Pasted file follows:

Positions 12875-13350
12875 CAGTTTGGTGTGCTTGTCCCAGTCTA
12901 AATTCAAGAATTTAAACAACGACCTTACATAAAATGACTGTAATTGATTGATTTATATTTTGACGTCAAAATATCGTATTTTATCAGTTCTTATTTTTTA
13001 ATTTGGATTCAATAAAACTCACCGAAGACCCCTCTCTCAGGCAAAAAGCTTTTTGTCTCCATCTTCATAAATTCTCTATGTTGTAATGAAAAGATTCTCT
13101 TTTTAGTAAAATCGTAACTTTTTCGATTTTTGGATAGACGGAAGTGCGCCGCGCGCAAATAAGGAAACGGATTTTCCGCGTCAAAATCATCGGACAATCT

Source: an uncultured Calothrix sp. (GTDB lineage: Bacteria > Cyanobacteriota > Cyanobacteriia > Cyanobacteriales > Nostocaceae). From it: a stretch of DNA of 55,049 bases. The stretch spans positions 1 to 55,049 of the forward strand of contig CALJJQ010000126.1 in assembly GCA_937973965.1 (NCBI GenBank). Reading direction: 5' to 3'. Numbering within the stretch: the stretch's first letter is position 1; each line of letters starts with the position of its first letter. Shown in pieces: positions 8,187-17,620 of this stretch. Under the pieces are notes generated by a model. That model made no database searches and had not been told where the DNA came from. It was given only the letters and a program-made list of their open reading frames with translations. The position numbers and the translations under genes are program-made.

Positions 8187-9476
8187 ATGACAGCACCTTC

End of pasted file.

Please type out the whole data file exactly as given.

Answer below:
Positions 12875-13350
12875 CAGTTTGGTGTGCTTGTCCCAGTCTA
12901 AATTCAAGAATTTAAACAACGACCTTACATAAAATGACTGTAATTGATTGATTTATATTTTGACGTCAAAATATCGTATTTTATCAGTTCTTATTTTTTA
13001 ATTTGGATTCAATAAAACTCACCGAAGACCCCTCTCTCAGGCAAAAAGCTTTTTGTCTCCATCTTCATAAATTCTCTATGTTGTAATGAAAAGATTCTCT
13101 TTTTAGTAAAATCGTAACTTTTTCGATTTTTGGATAGACGGAAGTGCGCCGCGCGCAAATAAGGAAACGGATTTTCCGCGTCAAAATCATCGGACAATCT

Source: an uncultured Calothrix sp. (GTDB lineage: Bacteria > Cyanobacteriota > Cyanobacteriia > Cyanobacteriales > Nostocaceae). From it: a stretch of DNA of 55,049 bases. The stretch spans positions 1 to 55,049 of the forward strand of contig CALJJQ010000126.1 in assembly GCA_937973965.1 (NCBI GenBank). Reading direction: 5' to 3'. Numbering within the stretch: the stretch's first letter is position 1; each line of letters starts with the position of its first letter. Shown in pieces: positions 8,187-17,620 of this stretch. Under the pieces are notes generated by a model. That model made no database searches and had not been told where the DNA came from. It was given only the letters and a program-made list of their open reading frames with translations. The position numbers and the translations under genes are program-made.

Positions 8187-9476
8187 ATGACAGCACCTTC